For improving livelihood of the marginal and small households, two major initiatives were taken up, viz., i) Substitution of rice varieties in different ecologies, and ii) Diversification of crop choices, besides targeting holistic development of the villages through other farm related measures. Supports being provided since 2011-12 and continued till the year 2015-16. The year-wise interventions made are discussed in following sub-sections.

The year 2011-12: A field demonstration of rice variety Sahabhagidhan was taken up, which is suitable for upland area in which 3.3 t ha-1 yield was observed. The variety provided a great relief to the farmers as there were no suitable varieties for upland ecosystem earlier. This variety was appreciated for its yield potential, better grain quality and resistance to pest and diseases. Demonstration was also made with the hybrid rice variety Rajalaxmi for popularization and to get the reactions of villagers about hybrid rice varieties. It is reported that farmers harvested the yield of 5.9 t ha-1, about 50% over and above the existing popular variety Swarna. To identify appropriate replacement to Swarna, demonstrations were also made using few other varieties developed by ICAR-NRRI, Cuttack like Pooja, Satyakrishna and Swarna sub-1, which had yield advantage of 44%, 17% and 17%, respectively over the variety Swarna cultivated at adjacent plots.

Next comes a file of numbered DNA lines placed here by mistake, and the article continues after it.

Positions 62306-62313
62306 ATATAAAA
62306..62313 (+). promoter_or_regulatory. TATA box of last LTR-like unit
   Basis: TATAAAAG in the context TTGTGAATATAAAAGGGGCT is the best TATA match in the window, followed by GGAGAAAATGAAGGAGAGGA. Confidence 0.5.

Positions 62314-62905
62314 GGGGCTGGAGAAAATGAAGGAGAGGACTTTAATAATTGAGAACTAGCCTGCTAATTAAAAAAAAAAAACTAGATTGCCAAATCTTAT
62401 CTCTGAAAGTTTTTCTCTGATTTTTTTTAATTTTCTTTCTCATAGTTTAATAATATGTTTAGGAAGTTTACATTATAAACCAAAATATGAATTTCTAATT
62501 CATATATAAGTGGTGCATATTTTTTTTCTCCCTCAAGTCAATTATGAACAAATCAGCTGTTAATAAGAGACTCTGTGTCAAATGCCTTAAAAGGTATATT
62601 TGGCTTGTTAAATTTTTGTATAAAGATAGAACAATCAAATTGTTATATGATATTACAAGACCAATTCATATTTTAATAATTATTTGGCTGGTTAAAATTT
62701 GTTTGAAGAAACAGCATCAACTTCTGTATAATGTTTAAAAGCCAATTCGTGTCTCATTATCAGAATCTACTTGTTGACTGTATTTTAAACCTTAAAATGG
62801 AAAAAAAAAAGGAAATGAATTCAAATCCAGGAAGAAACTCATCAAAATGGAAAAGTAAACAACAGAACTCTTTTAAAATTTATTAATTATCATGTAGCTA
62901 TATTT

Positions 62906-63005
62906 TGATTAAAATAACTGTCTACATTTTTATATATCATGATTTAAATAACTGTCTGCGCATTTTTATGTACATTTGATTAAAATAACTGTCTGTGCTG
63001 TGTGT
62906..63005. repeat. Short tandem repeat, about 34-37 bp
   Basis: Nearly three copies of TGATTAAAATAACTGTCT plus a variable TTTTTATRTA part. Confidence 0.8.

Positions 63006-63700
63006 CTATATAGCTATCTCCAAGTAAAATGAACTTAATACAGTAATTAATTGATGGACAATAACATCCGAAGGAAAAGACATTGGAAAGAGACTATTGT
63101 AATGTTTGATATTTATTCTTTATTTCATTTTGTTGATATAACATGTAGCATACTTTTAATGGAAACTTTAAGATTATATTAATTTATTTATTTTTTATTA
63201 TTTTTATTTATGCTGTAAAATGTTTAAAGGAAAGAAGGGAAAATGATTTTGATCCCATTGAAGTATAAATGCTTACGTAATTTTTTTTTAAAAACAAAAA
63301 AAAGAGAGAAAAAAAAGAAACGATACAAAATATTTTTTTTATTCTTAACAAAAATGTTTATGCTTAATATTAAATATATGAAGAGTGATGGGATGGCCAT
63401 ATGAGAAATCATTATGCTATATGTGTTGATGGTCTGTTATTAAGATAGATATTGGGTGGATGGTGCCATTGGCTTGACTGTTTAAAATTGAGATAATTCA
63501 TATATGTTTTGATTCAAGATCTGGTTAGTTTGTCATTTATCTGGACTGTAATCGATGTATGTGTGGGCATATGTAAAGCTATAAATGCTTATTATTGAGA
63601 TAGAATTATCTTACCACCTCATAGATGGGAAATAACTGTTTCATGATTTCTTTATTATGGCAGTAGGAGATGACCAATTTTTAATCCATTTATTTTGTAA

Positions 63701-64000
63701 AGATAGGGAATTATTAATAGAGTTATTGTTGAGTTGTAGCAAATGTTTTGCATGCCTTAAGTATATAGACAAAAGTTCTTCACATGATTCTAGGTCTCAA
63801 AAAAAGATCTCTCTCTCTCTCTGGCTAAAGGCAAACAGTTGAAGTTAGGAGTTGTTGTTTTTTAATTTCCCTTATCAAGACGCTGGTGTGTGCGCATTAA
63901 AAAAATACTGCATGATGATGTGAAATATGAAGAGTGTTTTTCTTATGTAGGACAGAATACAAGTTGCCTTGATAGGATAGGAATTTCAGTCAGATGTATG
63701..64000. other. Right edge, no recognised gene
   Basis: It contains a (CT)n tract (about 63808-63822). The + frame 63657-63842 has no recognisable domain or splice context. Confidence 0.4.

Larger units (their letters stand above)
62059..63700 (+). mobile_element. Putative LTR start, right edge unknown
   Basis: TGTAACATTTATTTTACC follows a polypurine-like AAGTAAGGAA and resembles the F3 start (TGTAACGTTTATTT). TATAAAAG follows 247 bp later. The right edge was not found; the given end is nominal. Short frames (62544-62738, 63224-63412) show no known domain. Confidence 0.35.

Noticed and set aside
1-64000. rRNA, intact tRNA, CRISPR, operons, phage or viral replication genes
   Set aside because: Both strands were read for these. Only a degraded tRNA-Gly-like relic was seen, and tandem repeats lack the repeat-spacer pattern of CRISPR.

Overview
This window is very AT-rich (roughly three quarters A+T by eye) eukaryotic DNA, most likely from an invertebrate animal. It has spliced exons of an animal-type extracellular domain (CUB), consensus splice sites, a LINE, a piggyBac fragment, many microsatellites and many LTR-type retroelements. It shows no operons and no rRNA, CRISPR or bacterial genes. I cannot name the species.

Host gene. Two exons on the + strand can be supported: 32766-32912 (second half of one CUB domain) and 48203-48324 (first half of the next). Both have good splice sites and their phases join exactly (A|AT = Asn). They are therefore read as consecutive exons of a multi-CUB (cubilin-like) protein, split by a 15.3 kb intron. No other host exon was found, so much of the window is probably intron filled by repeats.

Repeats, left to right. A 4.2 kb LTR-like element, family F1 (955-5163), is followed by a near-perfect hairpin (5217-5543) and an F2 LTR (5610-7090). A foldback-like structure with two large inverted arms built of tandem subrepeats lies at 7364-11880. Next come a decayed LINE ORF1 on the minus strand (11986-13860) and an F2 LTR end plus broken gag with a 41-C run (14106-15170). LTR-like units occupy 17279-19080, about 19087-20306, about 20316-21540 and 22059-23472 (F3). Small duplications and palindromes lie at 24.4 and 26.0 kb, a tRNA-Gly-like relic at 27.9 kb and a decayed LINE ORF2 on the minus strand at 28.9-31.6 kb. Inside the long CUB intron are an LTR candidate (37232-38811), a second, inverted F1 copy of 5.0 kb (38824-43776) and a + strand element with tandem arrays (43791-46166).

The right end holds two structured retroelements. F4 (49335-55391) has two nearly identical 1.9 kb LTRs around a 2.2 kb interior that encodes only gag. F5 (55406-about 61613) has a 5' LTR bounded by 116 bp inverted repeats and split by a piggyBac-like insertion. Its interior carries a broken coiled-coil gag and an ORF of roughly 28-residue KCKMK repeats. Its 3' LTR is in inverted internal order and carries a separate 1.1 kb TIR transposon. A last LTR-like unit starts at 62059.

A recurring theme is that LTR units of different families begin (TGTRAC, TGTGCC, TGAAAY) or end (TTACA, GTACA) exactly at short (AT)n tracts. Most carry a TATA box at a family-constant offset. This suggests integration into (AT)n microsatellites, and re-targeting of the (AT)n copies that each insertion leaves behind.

The year 2012-13: About 15 result demonstrations (to show superiority of practices, varieties, technologies), 3 method demonstrations (to show the technique of doing things or carrying out new practices) including trainings and meetings were conducted to make the farmers aware about improved rice production technologies and the rice varieties demonstrated covered about 40% of the kharif rice area. The farmers articulated their wish for mechanization of operations, especially line transplanting by power operated transplanter and harvesting by reaper. However, high cost of power transplanter and reaper was the greatest obstacle in adoption of the technology. In addition to the support through inputs/training in rice production technologies, farmers and farm women were given advisory services to grow vegetables for commercial purposes and kitchen gardening. A group of women took up vegetable farming during rabi season in an area of 300 m2, which generated a net income of INR 3649 (Indian Rupee). The group approach had generated lot of awareness and interest among the women folk and they decided to imitate this practise in other sites of the cluster. A stakeholder's meeting was held during February, 2013 by involving scientists, officials from state government departments, farmers and farm women of the cluster for developing an all-inclusive approach and mechanism of convergence for holistic development.